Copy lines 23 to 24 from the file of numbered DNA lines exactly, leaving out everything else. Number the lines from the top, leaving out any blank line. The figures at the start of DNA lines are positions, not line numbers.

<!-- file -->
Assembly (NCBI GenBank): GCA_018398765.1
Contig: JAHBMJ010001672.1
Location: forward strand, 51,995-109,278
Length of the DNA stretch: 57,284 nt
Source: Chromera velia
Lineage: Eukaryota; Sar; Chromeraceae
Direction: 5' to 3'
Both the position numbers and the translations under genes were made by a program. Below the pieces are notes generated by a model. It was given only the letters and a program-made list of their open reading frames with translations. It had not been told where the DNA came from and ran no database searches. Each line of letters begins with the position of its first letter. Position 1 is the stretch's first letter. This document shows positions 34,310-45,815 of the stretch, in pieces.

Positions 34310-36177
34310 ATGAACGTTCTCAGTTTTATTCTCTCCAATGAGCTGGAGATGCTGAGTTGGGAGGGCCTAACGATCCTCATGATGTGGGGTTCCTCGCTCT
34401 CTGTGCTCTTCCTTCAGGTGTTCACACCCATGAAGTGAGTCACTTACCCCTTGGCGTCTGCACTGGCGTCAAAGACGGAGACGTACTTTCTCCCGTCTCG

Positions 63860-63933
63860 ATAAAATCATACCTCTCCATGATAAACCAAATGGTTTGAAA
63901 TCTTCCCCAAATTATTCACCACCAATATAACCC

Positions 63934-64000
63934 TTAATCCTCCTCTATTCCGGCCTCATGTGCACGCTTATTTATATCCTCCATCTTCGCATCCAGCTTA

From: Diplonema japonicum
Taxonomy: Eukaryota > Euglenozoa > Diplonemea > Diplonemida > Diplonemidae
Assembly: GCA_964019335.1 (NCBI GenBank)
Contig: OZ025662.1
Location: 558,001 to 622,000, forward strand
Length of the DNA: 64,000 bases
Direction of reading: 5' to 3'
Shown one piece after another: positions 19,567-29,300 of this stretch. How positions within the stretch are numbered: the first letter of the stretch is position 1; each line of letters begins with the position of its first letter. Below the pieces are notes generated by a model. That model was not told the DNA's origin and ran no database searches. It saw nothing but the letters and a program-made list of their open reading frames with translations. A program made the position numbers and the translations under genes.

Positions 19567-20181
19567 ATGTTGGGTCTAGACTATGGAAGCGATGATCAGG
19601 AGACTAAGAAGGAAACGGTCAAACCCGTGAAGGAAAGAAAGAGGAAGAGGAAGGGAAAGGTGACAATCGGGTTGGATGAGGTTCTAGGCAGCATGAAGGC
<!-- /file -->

Direction of reading: 5' to 3'
Shown one piece after another: positions 19,567-29,300 of this stretch. How positions within the stretch are numbered: the first letter of the stretch is position 1; each line of letters begins with the position of its first letter. Below the pieces are notes generated by a model. That model was not told the DNA's origin and ran no database searches. It saw nothing but the letters and a program-made list of their open reading frames with translations. A program made the position numbers and the translations under genes.